IFC: How would Ivy’s clientele describe her?

Jenny:  Open-minded, caring, excellent aim. 

IFC: Why don’t more small towns have local dungeons?

Jenny: How do you know they don’t? 

IFC: What are the pros and cons of joining a chain mega dungeon?

Jenny: You can use any of their locations but you’ll always forget you have a membership and in a year you’ll be like “jeez why won’t they let me just cancel?” 

IFC: Mouths are gross! Why is that?

Jenny: If you had never seen a mouth before and I was like “it’s a wet flesh cave with sharp parts that lives in your face”, it would sound like Cronenberg-ian body horror. All body parts are horrifying. I’m kind of rooting for the singularity, I’d feel way better if I was just a consciousness in a cloud. 

See the whole season of Neurotica right now on IFC’s Comedy Crib.

The-Craft

The ’90s Are Back

The '90s live again during IFC's weekend marathon.

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Photo Credit: Everett Digital, Columbia Pictures

We know what you’re thinking: “Why on Earth would anyone want to reanimate the decade that gave us Haddaway, Los Del Rio, and Smash Mouth, not to mention Crystal Pepsi?”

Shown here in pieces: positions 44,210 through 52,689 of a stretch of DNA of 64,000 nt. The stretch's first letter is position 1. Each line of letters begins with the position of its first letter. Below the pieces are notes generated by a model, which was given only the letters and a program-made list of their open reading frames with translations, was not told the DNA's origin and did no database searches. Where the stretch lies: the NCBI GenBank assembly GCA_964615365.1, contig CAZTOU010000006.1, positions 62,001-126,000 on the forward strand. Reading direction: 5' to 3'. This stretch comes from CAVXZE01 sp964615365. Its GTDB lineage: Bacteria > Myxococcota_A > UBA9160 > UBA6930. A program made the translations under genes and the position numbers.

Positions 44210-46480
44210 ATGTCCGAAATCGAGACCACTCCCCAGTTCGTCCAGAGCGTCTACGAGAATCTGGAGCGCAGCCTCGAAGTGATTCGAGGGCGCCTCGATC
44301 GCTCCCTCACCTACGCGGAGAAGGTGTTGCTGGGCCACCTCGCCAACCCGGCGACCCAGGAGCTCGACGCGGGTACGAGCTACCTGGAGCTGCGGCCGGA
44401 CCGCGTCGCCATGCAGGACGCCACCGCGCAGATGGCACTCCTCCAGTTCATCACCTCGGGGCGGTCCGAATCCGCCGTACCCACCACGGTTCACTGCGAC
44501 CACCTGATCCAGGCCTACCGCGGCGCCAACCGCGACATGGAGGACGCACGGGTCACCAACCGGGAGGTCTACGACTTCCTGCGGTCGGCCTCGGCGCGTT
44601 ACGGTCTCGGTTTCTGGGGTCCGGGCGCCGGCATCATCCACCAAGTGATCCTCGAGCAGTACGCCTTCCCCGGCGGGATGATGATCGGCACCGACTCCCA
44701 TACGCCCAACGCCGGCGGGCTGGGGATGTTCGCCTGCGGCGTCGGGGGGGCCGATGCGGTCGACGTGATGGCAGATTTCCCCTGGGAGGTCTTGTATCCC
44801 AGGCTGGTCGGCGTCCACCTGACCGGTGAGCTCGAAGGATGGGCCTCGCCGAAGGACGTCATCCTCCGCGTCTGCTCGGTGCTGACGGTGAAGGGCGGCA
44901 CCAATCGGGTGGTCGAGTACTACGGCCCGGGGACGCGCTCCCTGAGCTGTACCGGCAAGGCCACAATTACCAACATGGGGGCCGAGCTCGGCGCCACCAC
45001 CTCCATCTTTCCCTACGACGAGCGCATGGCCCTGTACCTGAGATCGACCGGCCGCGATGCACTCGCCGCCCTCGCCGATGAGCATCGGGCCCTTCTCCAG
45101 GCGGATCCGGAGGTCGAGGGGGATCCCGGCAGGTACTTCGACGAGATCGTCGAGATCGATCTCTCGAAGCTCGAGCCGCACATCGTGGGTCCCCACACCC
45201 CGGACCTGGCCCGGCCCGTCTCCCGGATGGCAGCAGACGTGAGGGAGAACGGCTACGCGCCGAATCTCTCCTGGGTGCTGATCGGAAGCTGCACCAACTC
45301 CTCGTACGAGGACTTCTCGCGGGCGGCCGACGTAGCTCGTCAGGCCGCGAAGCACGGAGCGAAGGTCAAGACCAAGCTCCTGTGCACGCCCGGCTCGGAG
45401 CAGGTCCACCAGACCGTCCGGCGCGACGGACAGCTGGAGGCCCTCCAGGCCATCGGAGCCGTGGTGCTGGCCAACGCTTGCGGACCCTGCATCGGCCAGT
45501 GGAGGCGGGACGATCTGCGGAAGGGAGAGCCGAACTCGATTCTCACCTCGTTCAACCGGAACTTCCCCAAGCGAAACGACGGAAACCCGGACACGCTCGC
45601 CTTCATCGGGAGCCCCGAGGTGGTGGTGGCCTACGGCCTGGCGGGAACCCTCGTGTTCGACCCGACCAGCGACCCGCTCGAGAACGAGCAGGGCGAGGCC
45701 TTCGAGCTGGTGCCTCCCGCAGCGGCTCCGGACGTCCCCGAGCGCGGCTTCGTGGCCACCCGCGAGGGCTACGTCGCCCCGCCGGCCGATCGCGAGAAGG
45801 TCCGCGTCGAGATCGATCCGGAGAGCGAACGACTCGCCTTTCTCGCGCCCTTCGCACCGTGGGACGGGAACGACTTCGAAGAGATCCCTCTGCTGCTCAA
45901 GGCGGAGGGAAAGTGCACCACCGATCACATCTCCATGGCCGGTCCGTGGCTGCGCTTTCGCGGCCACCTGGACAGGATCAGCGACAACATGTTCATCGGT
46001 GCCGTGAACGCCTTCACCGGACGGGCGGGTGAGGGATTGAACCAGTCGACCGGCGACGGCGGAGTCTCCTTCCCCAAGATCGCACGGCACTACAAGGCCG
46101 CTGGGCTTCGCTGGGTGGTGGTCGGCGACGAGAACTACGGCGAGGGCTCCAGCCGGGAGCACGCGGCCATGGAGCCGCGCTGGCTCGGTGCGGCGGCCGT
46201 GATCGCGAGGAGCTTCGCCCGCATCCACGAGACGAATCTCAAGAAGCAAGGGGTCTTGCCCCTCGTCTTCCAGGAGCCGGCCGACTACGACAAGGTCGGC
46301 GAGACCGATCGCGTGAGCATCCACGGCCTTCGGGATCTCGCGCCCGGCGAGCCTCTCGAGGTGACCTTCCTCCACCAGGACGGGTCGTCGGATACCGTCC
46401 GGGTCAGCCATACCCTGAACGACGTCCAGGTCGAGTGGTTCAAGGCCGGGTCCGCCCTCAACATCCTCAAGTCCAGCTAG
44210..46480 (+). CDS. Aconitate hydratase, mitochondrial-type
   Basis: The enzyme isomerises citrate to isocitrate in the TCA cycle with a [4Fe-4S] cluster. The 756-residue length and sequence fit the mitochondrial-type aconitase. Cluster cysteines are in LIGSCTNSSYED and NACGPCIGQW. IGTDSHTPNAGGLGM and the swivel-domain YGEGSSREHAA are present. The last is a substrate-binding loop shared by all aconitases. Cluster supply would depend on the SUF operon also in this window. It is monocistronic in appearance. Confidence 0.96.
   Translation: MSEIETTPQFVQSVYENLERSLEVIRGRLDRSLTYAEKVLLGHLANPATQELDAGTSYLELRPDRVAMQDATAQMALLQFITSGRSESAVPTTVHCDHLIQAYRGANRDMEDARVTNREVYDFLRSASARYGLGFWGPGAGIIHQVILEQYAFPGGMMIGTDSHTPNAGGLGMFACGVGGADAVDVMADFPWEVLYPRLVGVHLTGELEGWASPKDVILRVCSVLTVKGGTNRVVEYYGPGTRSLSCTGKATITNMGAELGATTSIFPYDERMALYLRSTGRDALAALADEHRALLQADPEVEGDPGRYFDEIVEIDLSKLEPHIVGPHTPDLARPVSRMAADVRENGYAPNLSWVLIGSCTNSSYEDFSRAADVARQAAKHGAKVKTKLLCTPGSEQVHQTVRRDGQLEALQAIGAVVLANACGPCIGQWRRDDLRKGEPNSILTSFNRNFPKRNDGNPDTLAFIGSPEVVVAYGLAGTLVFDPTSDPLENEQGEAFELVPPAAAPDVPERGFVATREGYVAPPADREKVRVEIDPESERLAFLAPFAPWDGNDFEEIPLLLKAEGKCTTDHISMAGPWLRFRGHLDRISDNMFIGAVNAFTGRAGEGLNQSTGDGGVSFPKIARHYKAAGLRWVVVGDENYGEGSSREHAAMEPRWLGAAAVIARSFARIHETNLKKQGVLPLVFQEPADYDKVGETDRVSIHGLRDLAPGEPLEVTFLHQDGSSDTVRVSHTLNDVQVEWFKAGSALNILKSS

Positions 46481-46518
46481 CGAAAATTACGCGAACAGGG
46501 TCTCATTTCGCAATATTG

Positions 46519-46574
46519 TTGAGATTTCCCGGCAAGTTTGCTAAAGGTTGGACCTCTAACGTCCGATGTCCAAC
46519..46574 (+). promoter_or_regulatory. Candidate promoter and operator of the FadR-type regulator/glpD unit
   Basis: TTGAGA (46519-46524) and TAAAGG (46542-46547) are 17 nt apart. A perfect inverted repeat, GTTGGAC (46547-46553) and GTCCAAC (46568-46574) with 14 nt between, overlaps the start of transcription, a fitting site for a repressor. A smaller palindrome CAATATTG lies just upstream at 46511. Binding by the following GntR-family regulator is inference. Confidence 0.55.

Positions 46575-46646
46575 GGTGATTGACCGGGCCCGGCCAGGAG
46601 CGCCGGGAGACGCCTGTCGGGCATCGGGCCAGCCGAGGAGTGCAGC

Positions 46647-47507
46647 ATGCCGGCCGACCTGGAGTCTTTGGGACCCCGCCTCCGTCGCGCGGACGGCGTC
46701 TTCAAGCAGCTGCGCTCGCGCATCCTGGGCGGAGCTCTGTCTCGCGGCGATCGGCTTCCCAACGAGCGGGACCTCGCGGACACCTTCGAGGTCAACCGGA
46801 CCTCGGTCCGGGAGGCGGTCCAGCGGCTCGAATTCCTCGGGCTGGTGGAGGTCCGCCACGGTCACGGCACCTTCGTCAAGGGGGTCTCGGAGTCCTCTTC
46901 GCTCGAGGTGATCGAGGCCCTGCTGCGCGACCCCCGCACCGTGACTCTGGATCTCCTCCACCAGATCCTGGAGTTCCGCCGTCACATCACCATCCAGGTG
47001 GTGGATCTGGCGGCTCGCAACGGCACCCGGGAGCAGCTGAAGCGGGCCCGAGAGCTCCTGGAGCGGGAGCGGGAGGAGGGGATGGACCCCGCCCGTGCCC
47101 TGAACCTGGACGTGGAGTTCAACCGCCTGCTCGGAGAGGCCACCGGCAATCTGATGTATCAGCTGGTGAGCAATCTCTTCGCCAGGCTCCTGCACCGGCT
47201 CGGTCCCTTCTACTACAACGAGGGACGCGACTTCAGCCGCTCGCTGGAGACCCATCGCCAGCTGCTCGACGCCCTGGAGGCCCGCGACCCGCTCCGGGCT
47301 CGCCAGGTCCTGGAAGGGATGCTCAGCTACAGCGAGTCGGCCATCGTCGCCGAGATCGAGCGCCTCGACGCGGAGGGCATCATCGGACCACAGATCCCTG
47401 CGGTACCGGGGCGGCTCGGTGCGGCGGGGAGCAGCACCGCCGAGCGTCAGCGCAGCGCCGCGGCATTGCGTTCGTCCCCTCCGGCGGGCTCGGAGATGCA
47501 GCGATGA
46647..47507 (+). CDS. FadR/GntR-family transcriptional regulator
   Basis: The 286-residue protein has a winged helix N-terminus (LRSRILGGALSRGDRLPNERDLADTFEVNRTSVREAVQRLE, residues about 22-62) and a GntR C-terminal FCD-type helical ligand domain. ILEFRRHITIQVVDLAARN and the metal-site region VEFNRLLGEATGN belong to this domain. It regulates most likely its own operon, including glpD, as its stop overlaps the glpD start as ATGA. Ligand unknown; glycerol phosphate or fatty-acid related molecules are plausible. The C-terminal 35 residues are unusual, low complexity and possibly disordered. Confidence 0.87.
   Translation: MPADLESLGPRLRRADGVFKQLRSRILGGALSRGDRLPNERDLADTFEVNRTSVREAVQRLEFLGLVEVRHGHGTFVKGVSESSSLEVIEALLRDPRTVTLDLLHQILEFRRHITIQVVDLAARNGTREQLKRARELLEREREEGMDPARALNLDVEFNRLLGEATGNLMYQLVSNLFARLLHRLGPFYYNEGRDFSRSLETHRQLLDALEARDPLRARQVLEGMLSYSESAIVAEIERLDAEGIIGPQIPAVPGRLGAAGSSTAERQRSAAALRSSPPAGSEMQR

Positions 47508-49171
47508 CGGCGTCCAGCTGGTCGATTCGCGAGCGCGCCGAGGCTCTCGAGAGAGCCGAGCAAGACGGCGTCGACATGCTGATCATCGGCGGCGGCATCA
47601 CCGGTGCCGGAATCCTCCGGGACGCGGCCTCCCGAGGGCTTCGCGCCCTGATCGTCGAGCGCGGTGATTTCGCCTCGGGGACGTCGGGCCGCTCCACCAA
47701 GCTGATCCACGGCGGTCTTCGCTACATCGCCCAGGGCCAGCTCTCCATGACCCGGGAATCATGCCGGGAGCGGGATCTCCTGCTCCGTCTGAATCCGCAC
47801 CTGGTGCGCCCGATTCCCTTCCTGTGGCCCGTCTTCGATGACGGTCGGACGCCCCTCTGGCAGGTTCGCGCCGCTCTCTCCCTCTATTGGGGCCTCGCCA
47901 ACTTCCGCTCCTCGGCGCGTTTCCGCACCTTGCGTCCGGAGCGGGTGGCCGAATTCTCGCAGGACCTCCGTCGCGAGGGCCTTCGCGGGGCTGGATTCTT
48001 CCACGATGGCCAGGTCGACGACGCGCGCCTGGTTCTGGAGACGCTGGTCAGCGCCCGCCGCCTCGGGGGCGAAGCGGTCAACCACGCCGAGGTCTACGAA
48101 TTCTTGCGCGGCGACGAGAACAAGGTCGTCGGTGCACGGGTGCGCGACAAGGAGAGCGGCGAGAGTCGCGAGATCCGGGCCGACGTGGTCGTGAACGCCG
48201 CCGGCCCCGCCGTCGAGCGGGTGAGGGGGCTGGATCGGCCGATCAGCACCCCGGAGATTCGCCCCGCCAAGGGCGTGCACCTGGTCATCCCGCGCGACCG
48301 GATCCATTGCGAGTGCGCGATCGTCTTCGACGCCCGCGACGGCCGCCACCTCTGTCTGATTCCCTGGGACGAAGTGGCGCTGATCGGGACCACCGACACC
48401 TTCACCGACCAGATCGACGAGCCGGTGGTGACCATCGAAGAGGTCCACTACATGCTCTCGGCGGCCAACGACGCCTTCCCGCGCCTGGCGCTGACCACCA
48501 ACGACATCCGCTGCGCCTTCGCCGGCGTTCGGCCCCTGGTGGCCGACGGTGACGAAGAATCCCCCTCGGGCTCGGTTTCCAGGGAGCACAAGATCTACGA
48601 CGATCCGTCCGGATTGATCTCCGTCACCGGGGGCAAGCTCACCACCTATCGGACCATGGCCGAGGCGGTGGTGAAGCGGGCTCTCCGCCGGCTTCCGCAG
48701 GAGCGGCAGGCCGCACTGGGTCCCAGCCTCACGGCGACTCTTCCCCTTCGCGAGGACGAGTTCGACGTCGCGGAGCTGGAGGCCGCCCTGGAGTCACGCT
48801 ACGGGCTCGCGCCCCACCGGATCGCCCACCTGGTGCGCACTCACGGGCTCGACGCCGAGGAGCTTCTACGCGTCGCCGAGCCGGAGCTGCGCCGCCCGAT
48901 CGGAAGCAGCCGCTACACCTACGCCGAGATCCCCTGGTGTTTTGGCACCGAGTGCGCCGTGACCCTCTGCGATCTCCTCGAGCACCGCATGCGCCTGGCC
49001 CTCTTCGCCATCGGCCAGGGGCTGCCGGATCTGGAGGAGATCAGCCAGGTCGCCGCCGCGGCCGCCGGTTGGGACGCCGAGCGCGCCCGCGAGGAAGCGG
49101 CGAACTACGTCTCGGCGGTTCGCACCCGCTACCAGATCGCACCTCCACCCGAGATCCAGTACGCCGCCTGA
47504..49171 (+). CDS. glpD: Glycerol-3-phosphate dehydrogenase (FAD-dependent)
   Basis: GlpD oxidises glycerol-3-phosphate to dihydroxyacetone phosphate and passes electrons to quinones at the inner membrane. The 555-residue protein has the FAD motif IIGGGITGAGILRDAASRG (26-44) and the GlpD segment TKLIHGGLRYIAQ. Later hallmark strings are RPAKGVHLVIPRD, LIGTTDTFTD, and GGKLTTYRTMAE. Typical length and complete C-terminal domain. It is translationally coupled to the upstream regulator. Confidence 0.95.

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Thoughts like those are normal. After all, we tend to remember lasting psychological trauma more vividly than fleeting joy. But if you dig deep, you’ll rediscover that the ’90s gave us so much to fondly revisit. Consider the four pillars of true ’90s culture.

Boy Bands

We all pretended to hate them, but watch us come alive at a karaoke bar when “I Want It That Way” comes on. Arguably more influential than Brit Pop and Grunge put together, because hello – Justin Timberlake. He’s a legitimate cultural gem.

Man-Child Movies

Adam Sandler is just behind The Simpsons in terms of his influence on humor. Somehow his man-child schtick didn’t get old until the aughts, and his success in that arena ushered in a wave of other man-child movies from fellow ’90s comedians. RIP Chris Farley (and WTF Rob Schneider).

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Teen Angst

In horror, dramas, comedies, and everything in between: Troubled teens! Getting into trouble! Who couldn’t relate to their First World problems, plaid flannels, and lose grasp of the internet?